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#' Create a new ggplot
#'
#' `ggplot()` initializes a ggplot object. It can be used to
#' declare the input data frame for a graphic and to specify the
#' set of plot aesthetics intended to be common throughout all
#' subsequent layers unless specifically overridden.
#'
#' `ggplot()` is used to construct the initial plot object,
#' and is almost always followed by `+` to add component to the
#' plot. There are three common ways to invoke `ggplot`:
#'
#' * `ggplot(df, aes(x, y, other aesthetics))`
#' * `ggplot(df)`
#' * `ggplot()`
#'
#' The first method is recommended if all layers use the same
#' data and the same set of aesthetics, although this method
#' can also be used to add a layer using data from another
#' data frame. See the first example below. The second
#' method specifies the default data frame to use for the plot,
#' but no aesthetics are defined up front. This is useful when
#' one data frame is used predominantly as layers are added,
#' but the aesthetics may vary from one layer to another. The
#' third method initializes a skeleton `ggplot` object which
#' is fleshed out as layers are added. This method is useful when
#' multiple data frames are used to produce different layers, as
#' is often the case in complex graphics.
#'
#' @param data Default dataset to use for plot. If not already a data.frame,
#' will be converted to one by [fortify()]. If not specified,
#' must be supplied in each layer added to the plot.
#' @param mapping Default list of aesthetic mappings to use for plot.
#' If not specified, must be supplied in each layer added to the plot.
#' @param ... Other arguments passed on to methods. Not currently used.
#' @param environment DEPRECATED. Used prior to tidy evaluation.
#' @export
#' @examples
#' # Generate some sample data, then compute mean and standard deviation
#' # in each group
#' df <- data.frame(
#' gp = factor(rep(letters[1:3], each = 10)),
#' y = rnorm(30)
#' )
#' ds <- do.call(rbind, lapply(split(df, df$gp), function(d) {
#' data.frame(mean = mean(d$y), sd = sd(d$y), gp = d$gp)
#' }))
#'
#' # The summary data frame ds is used to plot larger red points on top
#' # of the raw data. Note that we don't need to supply `data` or `mapping`
#' # in each layer because the defaults from ggplot() are used.
#' ggplot(df, aes(gp, y)) +
#' geom_point() +
#' geom_point(data = ds, aes(y = mean), colour = 'red', size = 3)
#'
#' # Same plot as above, declaring only the data frame in ggplot().
#' # Note how the x and y aesthetics must now be declared in
#' # each geom_point() layer.
#' ggplot(df) +
#' geom_point(aes(gp, y)) +
#' geom_point(data = ds, aes(gp, mean), colour = 'red', size = 3)
#'
#' # Alternatively we can fully specify the plot in each layer. This
#' # is not useful here, but can be more clear when working with complex
#' # mult-dataset graphics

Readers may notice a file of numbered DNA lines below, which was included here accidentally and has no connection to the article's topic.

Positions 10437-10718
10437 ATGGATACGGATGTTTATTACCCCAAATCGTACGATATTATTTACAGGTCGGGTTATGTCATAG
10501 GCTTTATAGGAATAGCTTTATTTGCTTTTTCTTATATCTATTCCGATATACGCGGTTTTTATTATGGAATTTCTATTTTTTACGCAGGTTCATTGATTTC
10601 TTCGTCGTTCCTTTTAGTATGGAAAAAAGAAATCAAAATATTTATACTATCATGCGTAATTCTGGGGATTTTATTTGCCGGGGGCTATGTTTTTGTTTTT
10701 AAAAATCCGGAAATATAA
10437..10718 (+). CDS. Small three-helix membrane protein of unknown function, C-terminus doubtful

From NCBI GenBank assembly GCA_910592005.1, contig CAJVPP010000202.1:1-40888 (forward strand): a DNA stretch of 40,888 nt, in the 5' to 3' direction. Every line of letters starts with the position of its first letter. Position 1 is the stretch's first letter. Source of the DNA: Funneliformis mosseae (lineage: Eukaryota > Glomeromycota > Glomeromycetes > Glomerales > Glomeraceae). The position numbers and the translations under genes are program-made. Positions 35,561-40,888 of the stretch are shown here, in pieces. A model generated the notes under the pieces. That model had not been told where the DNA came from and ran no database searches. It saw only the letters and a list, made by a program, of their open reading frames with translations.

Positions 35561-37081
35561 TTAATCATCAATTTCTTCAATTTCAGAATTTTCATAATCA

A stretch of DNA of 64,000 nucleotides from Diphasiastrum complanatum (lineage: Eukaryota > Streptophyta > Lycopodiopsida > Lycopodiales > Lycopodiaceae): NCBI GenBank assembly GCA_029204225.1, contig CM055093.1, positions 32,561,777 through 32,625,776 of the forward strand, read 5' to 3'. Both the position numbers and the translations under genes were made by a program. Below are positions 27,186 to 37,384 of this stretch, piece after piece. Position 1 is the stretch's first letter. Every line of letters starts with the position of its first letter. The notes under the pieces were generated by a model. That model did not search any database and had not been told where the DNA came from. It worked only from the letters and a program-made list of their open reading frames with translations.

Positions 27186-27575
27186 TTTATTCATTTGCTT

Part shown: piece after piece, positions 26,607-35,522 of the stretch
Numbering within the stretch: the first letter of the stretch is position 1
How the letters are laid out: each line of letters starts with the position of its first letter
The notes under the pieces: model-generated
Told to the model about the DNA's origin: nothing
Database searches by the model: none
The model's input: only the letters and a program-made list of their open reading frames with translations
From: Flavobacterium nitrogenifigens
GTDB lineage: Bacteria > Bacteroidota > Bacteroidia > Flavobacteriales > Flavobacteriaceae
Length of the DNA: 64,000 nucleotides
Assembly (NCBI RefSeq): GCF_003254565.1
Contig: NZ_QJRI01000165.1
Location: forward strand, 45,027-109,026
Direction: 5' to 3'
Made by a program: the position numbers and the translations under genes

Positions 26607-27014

#' ggplot() +
#' geom_point(data = df, aes(gp, y)) +
#' geom_point(data = ds, aes(gp, mean), colour = 'red', size = 3) +
#' geom_errorbar(
#' data = ds,
#' aes(gp, mean, ymin = mean - sd, ymax = mean + sd),
#' colour = 'red',
#' width = 0.4
#' )
ggplot <- function(data = NULL, mapping = aes(), ...,
environment = parent.frame()) {
UseMethod("ggplot")
}
#' @export
ggplot.default <- function(data = NULL, mapping = aes(), ...,
environment = parent.frame()) {
if (!missing(mapping) && !inherits(mapping, "uneval")) {
stop("Mapping should be created with `aes() or `aes_()`.", call. = FALSE)
}
data <- fortify(data, ...)
p <- structure(list(
data = data,
layers = list(),
scales = scales_list(),
mapping = mapping,
theme = list(),
coordinates = coord_cartesian(default = TRUE),
facet = facet_null(),
plot_env = environment
), class = c("gg", "ggplot"))
p$labels <- make_labels(mapping)
set_last_plot(p)
p
}
#' @export
ggplot.function <- function(data = NULL, mapping = aes(), ...,
environment = parent.frame()) {
# Added to avoid functions end in ggplot.default
stop("You're passing a function as global data.\nHave you misspelled the `data` argument in `ggplot()`", call. = FALSE)
}
plot_clone <- function(plot) {
p <- plot
p$scales <- plot$scales$clone()
p
}
#' Reports whether x is a ggplot object
#' @param x An object to test
#' @keywords internal
#' @export
is.ggplot <- function(x) inherits(x, "ggplot")
#' Explicitly draw plot
#'
#' Generally, you do not need to print or plot a ggplot2 plot explicitly: the
#' default top-level print method will do it for you. You will, however, need
#' to call `print()` explicitly if you want to draw a plot inside a
#' function or for loop.
#'
#' @param x plot to display
#' @param newpage draw new (empty) page first?
#' @param vp viewport to draw plot in
#' @param ... other arguments not used by this method
#' @keywords hplot
#' @return Invisibly returns the result of [ggplot_build()], which
#' is a list with components that contain the plot itself, the data,
#' information about the scales, panels etc.
#' @export
#' @method print ggplot
#' @examples
#' colours <- list(~class, ~drv, ~fl)
#'
#' # Doesn't seem to do anything!
#' for (colour in colours) {
#' ggplot(mpg, aes_(~ displ, ~ hwy, colour = colour)) +
#' geom_point()
#' }
#'
#' # Works when we explicitly print the plots
#' for (colour in colours) {
#' print(ggplot(mpg, aes_(~ displ, ~ hwy, colour = colour)) +
#' geom_point())
#' }
print.ggplot <- function(x, newpage = is.null(vp), vp = NULL, ...) {
set_last_plot(x)
if (newpage) grid.newpage()
# Record dependency on 'ggplot2' on the display list
# (AFTER grid.newpage())
grDevices::recordGraphics(
requireNamespace("ggplot2", quietly = TRUE),
list(),
getNamespace("ggplot2")
)
data <- ggplot_build(x)
gtable <- ggplot_gtable(data)
if (is.null(vp)) {
grid.draw(gtable)
} else {
if (is.character(vp)) seekViewport(vp) else pushViewport(vp)
grid.draw(gtable)
upViewport()
}
invisible(x)
}
#' @rdname print.ggplot
#' @method plot ggplot
#' @export
plot.ggplot <- print.ggplot